Advertising

Regulation

What rules govern advertising on the internet?

Generally, advertising on the internet is subject to the same rules applicable to advertising provided by other means. The National Self-Regulatory Advertising Council (CONAR) regulates advertising. CONAR is a non-governmental organisation of advertising industry players and has the authority to adjudicate complaints regarding campaigns aired on all media. CONAR may order changes to the disputed campaign or its suspension. No indemnification can be obtained from CONAR, and instead should be claimed in court. Consumer protection rules also apply to any communication vehicles. Under such rules, advertising shall always enable consumers to readily identify it as such and its content binds the advertiser. Misleading and abusive advertisements are unlawful and represent a felony. Law No. 13,146/2015 sets forth that advertising placed by virtual means must provide, at the expense of the advertisers, accessibility to disabled persons by means of closed caption, a window with a Brazilian sign language interpreter or audio description. Recently, Bill No. 2,630/20, also known as the ‘Fake News Law’, was proposed to reduce dissemination of false or misleading news on social media (with more than 2 million registered users) and private messaging service providers, which also involves the prohibition to advertise such content on these platforms. The Bill was approved by the Senate and is pending approval from the House of Representatives and from the President.

Definition

How is online advertising defined? Could online editorial content be caught by the rules governing advertising?

There is no legal provision defining online advertising and it is subject to the same regulations applicable to traditional advertising. Advertising in general is defined as any message intended to promote the sale of a product or service or to promote the image of a company or trademark. All advertisements must be readily identifiable as such. Concealed advertisement is unlawful. This is especially important when it comes to advertisement through blogs or social media, for instance, which, if not clearly identified, may be confused with authentic opinions. Paid editorials in the form of articles, notes or news must also be clearly identified as sponsored content so as not to mislead consumers. If editorial content is not intended to promote the sale of a product or service or to promote the image of a company or trademark, it will not be subject to advertising regulation.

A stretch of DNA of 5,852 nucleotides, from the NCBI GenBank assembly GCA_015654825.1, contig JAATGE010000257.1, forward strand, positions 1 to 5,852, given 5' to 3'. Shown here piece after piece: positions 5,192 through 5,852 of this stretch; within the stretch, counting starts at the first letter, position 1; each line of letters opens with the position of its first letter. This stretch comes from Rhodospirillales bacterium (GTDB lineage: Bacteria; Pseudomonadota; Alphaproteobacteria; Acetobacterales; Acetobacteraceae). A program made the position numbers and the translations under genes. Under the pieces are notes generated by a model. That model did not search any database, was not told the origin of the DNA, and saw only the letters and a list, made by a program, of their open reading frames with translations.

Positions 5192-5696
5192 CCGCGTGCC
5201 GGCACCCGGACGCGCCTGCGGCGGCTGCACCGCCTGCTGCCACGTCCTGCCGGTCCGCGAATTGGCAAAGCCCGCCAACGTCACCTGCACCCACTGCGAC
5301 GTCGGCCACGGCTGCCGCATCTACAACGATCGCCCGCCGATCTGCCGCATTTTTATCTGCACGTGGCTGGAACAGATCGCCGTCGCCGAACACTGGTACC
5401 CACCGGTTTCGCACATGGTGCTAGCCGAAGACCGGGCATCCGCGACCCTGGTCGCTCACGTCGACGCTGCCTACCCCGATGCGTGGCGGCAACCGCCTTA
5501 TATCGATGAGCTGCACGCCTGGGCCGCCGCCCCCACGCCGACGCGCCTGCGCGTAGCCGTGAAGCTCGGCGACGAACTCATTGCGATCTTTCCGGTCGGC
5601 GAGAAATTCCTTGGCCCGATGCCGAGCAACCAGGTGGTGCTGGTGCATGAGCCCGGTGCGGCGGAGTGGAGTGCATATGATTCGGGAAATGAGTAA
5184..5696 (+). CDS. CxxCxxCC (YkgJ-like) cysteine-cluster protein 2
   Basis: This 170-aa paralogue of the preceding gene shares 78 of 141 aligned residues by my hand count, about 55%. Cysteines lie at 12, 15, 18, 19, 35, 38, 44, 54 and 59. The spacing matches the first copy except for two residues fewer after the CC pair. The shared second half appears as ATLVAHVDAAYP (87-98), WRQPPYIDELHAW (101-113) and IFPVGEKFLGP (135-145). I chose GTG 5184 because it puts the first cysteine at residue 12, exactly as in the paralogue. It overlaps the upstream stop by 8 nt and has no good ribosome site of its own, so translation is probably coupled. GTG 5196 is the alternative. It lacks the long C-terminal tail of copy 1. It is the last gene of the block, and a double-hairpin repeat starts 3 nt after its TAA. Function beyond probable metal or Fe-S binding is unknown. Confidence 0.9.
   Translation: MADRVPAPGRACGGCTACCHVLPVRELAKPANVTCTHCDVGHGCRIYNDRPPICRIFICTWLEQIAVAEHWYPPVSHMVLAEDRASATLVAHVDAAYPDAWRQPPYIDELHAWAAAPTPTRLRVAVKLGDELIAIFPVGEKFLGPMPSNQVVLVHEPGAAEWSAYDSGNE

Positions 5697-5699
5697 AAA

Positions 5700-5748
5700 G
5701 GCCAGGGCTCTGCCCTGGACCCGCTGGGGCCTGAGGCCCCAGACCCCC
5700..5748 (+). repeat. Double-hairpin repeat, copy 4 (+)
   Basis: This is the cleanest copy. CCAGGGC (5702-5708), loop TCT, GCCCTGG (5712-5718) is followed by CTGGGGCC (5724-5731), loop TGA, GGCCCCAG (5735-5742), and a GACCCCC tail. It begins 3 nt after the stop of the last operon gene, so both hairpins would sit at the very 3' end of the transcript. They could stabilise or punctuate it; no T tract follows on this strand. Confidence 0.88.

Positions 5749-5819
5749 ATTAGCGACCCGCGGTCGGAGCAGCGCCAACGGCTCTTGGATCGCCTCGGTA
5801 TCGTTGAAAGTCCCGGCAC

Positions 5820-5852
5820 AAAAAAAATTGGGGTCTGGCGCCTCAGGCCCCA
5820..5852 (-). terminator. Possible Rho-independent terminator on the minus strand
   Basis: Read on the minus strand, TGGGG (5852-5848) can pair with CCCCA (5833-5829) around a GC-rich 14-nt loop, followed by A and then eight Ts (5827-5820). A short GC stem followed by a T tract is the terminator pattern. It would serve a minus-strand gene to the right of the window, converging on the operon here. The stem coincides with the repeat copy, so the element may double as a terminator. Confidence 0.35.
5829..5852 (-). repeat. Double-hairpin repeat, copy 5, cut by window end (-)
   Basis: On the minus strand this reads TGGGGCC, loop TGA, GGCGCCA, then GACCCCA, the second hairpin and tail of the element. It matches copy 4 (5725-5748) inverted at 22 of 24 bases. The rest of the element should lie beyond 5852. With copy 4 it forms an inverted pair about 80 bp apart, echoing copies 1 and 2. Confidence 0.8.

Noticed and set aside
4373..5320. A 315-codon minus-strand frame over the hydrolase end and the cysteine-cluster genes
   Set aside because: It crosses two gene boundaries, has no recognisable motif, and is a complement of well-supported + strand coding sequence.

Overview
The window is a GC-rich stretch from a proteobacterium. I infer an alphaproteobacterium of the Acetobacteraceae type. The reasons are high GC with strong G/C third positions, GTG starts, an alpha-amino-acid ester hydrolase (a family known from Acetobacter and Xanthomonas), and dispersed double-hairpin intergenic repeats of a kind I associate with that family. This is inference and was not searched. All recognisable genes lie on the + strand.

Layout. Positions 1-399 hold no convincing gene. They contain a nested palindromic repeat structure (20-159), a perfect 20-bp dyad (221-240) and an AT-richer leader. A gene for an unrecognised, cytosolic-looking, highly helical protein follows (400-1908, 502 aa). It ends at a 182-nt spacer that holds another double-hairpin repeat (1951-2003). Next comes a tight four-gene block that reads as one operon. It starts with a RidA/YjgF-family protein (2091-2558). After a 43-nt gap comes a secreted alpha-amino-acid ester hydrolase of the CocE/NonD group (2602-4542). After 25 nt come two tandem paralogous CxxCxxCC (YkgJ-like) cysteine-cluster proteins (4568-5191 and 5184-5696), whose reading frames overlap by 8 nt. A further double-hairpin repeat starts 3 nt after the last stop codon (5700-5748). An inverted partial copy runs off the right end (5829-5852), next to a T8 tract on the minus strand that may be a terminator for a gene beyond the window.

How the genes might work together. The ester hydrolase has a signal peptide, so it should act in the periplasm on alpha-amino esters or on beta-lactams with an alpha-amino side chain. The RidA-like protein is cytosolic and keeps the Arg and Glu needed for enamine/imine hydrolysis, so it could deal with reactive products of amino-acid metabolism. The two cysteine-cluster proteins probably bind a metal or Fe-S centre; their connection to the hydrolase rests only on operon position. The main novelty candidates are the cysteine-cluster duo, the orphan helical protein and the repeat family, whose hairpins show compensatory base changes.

Misleading advertising

Are there rules against misleading online advertising?

An advertisement is unlawful if it discloses deceptive information or if it omits information that may mislead consumers regarding certain product characteristics. An advertisement is also unlawful if it induces violent, prejudicial or superstitious behaviour or fails to respect environmental values, or takes advantage of a child’s lack of judgement or makes the consumer behave in a manner that is prejudicial to his or her own safety and health. Pursuant to the Consumer Protection Code, the supplier of a product shall retain factual, technical and scientific data on which the advertising is based. A number of practices related to advertising are considered criminal infractions, such as failure to gather the data used as the basis for the advertising, omission of information regarding the harmful or hazardous nature of products, false or misleading statements or omission of certain relevant information, and others. CONAR also establishes ethical rules and principles for advertising of products, such as honesty, truthfulness, fair competition, advertiser’s social responsibility, human dignity, privacy and copyright. Recently, Bill No. 2,630/20, also known as the ‘Fake News Law’, was proposed to reduce dissemination of false or misleading news on social media (with more than 2 million registered users) and private messaging service providers, which also involves the prohibition to advertise such content on these platforms. The Bill was approved by the Senate and is pending approval from the House of Representatives and from the President.

Restrictions

Are there any products or services that may not be advertised on the internet?

Unlawful products or content cannot be advertised on any channels. The advertising of certain products is forbidden or limited on the internet (and sometimes by other means also): advertisement of tobacco by-products by any electronic means is forbidden and limitations apply to medicines, which can only be advertised on the internet if they are sold over the counter and if the advertisement fulfils certain criteria.

Hosting liability

What is the liability of content providers and parties that merely host the content, such as ISPs? Can any other parties be liable?

Under the Internet Act, the provider of a web page that hosts an advertisement will only be held responsible for the advertisement content if, after receiving a specific court order, it does not remove the content within its technical capabilities and within the prescribed deadline.

Recently, Bill No. 2,630/20, also known as the ‘Fake News Law’, was proposed to reduce dissemination of false or misleading news on social media (with more than 2 million registered users) and private messaging service providers. Under this Bill, ISPs might be held responsible for false or misleading content if it is not removed, suspended or banished, among other provisions, within a reasonable period, subject to official warnings, activities’ temporary suspension or even activities’ prohibition in Brazil. The Bill was approved by the Senate and is pending approval from the House of Representatives and from the President.

Law stated date

Correct on

Give the date on which the information above is accurate.

1 July 2020.